Friday, April 20, 2018

Lighting in Revit 2019 + Lightfair 2018!

Next month I have the privilege of speaking at Lightfair International 2018 in Chicago. #LFI2018
Lightfair is "The world's largest annual architectural and commercial lighting trade show and conference."
More on my specific session in a later post!

Speaking of lighting, Revit 2019 just came out and includes an enhancement related to lighting. Specifically, they corrected the Coefficient of Utilization Calculation for Absolute Photometry.

At a high level, it does seem that they have fixed the major problems with absolute photometry. But there are still some significant items to be aware of. Read on to learn more...


4 square spaces (25’ x25’) with 8’ ceilings.  Identical apart from the luminaire type.
  • Absolute” space has 9 instances of 2x2 troffers.  Uses the published photometry of Cooper’s “Encounter” product.
  • Relative” space uses the same fixtures, but with the “lamp lumens” in the IES file changed from -1 to 2909 (to match the calculated luminaire lumens).
  • Relative-Bogus Lamp Lumens” space uses the same fixtures but with the lamp lumens in the IES file changed to 6,000 (arbitrary value, roughly 2x actual luminaire lumens).
  • Mixed”  One instance of the Absolute fixture, and one instance of the Relative fixture.  Used to evaluate the Revit rendering. More on this one later in the post.

Coefficient of Utilization

Appears to be (roughly) correct - see schedule below.

  • In theory, the absolute and relative fixtures should have identical CU values.  But in reality, they vary a little bit in Revit.   Relative CU = 0.862197 vs. Absolute CU = 0.863384.  Close enough to be a rounding error.
  • In previous Revit releases, the Absolute CU would have been a large negative number.

Remaining Calculation Mysteries

Here are a few things to keep in mind.

  • Calculation of  the “Average Estimated Illumination” space parameter depends on what the “Initial Intensity” parameter is set to on the Lighting Fixture family.  This is silly for families with an IES file specified.  All information necessary for the Zonal Cavity method is contained in the IES file.  Requiring the user to manually specify an additional parameter is unnecessary, and will lead to confusion/ mistakes.
  • It is ambiguous whether the user is meant to specify luminaire lumens or lamp lumens for the Revit “Initial Intensity” parameter.  I’ve never found any documentation that says which one to choose, and the results depend heavily on making the correct choice.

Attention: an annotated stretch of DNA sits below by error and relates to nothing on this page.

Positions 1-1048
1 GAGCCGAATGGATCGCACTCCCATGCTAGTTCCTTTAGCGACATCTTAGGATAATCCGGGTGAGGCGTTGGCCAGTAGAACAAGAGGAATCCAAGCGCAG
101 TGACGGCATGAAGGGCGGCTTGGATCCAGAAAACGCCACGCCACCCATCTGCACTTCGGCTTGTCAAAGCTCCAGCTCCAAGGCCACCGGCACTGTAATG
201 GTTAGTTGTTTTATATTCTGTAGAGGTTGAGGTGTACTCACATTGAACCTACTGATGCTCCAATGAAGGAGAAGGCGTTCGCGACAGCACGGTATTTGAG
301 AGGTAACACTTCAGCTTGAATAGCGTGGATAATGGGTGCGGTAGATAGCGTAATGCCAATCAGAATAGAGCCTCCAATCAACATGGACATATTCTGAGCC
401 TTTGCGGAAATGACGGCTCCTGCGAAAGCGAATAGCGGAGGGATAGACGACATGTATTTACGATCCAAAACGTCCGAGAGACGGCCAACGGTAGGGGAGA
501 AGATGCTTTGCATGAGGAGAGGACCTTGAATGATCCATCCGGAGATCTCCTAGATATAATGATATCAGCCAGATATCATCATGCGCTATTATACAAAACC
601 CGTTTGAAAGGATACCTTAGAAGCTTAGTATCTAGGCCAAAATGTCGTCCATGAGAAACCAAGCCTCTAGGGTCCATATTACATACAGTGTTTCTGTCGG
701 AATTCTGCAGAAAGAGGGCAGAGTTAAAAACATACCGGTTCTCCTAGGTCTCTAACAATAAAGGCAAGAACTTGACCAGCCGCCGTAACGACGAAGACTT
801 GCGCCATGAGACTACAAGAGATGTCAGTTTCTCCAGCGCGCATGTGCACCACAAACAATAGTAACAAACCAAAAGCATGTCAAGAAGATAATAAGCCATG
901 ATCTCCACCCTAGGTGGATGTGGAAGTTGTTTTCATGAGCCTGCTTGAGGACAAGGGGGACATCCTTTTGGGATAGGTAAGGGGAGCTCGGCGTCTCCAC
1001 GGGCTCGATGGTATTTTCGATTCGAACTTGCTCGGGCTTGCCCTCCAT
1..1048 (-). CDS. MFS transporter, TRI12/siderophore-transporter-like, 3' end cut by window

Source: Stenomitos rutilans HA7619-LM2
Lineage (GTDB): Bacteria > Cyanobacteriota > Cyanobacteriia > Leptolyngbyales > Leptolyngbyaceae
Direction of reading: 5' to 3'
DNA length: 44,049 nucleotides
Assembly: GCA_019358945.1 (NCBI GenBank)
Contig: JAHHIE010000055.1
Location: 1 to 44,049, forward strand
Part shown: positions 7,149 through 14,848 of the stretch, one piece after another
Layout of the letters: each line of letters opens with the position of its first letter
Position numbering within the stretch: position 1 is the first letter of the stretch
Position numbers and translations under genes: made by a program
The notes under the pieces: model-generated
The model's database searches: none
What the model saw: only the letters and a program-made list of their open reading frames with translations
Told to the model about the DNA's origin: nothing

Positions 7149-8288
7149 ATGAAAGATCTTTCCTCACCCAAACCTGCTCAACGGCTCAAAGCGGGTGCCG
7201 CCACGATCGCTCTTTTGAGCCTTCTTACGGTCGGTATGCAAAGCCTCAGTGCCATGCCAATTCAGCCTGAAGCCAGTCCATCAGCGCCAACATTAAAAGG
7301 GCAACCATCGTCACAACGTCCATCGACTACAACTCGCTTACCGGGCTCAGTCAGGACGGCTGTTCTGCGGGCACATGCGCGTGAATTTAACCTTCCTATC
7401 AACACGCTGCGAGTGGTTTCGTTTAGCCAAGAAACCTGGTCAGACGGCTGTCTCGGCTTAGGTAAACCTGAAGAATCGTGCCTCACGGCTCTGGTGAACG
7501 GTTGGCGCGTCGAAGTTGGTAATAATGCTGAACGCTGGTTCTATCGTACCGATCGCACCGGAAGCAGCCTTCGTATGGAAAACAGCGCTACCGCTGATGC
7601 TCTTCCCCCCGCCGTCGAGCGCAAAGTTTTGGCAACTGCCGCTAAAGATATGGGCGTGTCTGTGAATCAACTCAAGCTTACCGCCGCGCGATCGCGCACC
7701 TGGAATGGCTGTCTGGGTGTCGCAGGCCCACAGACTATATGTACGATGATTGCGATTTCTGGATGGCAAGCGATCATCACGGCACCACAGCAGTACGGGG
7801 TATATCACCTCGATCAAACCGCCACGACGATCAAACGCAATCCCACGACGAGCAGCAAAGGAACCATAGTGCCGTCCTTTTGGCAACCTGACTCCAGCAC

• Revit reports the average illuminance for the “Relative-Bogus Lamp Lumens case” as roughly 50% of what it estimates for the other 2 cases.  This is illogical because they only difference between the “Relative” and “Relative-Bogus” case is that the IES file for “Relative-Bogus” specifies twice as many lamp lumens.  So, if there is going to be a difference, you would expect that case to be higher, not lower.  All 3 cases should give the same average illuminance.


Now lets compare Relative and Absolute lighting fixtures side by side in a Revit-generated rendering.

  • The fixture on the left uses Relative Photometry.  The one on the right uses Absolute Photometry.  They are otherwise identical, same distances from the wall, etc.  But the Revit rendering engine shows the brightness to be different.


By way of contract, here is what the graphic results look like in Lighting Analysts add-in for Revit - ElumTools.

Zonal Cavity Method

It is worth pointing out that Revit uses the Zonal Cavity Method to calculate the average illuminance.

  • This method is really only accurate for rectangular-shaped rooms.
  • A radiosity calculation, using ElumTools or similar, is required for accurate results.
  • Check out this link for an overview of this calculation method: click here.


It is great that Revit 2019 has corrected the problem related to absolute photometry, seeing as the use of LEDs id becoming so prominent in our industry. This enhancement will be very helpful to lighting designers using this design platform. Of course, there are a few challenges to be aware of, which I am sure will be dealt with in due time!

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